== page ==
Liberia's president, Ellen Johnson-Sirleaf, has quite a number of outstanding accomplishments to be proud of. Sirleaf is a Harvard University alum as well as a successful economist and activist. Until late August, her most notable accomplishment was becoming President of Liberia in 2006 and the first female head of state in African history, but last week President Sirleaf added one more to her list: Noble Peace Prize winner.
"I received the news through my special assistant and it is indeed an honor," said President Johnson-Sirleaf in a brief statement issued in Monrovia, Liberia. "I am accepting it on behalf of the Liberian people. Each of them has contributed to this peace." Sirleaf shares the honor with two other women, peace activists Leymah Gbowee and Tawakkul Karman. All are being honored for their women's rights work.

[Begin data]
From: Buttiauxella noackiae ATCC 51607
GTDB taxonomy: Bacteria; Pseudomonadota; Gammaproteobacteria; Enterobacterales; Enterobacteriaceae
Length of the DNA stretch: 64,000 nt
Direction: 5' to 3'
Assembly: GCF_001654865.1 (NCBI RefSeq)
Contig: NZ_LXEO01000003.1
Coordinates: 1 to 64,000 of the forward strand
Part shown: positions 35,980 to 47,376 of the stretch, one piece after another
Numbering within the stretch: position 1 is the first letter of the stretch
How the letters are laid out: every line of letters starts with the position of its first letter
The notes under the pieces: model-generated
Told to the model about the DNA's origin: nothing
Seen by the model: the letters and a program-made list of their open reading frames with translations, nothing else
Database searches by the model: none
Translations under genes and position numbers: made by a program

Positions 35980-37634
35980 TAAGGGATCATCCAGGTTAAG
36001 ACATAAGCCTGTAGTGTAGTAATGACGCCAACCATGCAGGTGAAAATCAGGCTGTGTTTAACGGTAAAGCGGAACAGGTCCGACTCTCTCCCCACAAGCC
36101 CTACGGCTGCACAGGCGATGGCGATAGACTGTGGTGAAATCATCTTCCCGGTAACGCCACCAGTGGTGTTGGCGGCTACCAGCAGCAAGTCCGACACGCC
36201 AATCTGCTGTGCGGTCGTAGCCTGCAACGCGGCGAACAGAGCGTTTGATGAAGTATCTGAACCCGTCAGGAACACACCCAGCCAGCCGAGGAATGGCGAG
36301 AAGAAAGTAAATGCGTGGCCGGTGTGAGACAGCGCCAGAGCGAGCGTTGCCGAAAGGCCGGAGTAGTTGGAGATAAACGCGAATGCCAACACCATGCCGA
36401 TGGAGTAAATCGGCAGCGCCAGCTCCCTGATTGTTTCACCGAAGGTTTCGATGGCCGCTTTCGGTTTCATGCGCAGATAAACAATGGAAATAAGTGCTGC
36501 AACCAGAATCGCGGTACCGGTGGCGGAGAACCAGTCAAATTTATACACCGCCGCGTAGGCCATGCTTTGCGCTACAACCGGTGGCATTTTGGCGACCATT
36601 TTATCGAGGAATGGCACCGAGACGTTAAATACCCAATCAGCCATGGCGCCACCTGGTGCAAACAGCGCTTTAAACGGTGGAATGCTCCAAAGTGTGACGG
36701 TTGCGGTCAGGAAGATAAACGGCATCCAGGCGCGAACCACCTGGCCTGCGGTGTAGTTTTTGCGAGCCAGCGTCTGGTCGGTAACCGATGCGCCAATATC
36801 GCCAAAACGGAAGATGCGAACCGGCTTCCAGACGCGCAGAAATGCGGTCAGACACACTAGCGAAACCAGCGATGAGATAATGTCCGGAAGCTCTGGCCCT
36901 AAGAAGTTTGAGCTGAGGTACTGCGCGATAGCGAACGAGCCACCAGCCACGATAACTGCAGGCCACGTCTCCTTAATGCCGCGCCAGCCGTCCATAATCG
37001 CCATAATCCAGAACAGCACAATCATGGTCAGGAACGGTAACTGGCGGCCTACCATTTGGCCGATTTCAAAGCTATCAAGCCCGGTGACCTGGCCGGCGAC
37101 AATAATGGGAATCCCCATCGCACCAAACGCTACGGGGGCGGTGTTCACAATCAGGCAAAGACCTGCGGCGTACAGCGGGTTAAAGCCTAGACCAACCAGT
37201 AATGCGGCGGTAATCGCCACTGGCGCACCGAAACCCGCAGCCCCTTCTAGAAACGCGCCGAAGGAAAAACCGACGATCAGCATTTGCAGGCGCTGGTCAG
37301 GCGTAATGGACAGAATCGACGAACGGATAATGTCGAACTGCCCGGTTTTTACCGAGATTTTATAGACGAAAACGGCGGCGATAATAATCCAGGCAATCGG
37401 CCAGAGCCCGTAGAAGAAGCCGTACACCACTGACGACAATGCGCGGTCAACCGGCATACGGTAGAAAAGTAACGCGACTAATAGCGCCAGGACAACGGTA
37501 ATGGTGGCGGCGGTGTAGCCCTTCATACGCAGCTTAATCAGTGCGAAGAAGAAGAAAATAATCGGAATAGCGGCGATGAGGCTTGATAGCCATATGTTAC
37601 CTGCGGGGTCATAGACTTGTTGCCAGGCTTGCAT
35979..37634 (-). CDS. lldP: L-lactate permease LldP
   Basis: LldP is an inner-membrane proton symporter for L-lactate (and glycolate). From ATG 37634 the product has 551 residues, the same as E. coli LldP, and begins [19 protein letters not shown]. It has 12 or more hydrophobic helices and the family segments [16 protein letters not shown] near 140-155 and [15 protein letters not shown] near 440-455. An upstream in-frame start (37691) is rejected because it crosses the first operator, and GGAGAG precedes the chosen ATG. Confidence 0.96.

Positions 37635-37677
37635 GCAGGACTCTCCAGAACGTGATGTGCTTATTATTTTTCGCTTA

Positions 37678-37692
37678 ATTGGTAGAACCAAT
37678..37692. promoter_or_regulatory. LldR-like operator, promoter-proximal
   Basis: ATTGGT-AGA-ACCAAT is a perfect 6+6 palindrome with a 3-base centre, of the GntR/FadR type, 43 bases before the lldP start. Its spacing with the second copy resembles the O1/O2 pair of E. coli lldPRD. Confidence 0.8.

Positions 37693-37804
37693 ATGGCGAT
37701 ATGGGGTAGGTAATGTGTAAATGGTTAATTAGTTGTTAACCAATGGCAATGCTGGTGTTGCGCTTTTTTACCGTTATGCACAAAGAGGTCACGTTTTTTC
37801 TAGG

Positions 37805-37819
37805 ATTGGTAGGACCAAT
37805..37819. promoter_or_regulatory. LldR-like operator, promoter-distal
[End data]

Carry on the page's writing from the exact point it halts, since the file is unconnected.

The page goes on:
Gbowee, another Liberian woman, is a former social worker internationally recognized for organizing the peace movement that eventually led to the end of the country's second civil war in 2003. Her efforts are believed to have resulted in the election of President Johnson-Sirleaf in 2005. Sirleaf and Gbowee's co-recipient, Tawakkul Karman, is a Yemeni journalist turned politician. Karman is known in Yemen as "the Mother of Revolution" and will become the first Yemeni woman to win the prize.
The women will join 10 others in Stolkholm on December 10, 2011 for the Nobel Prize ceremony.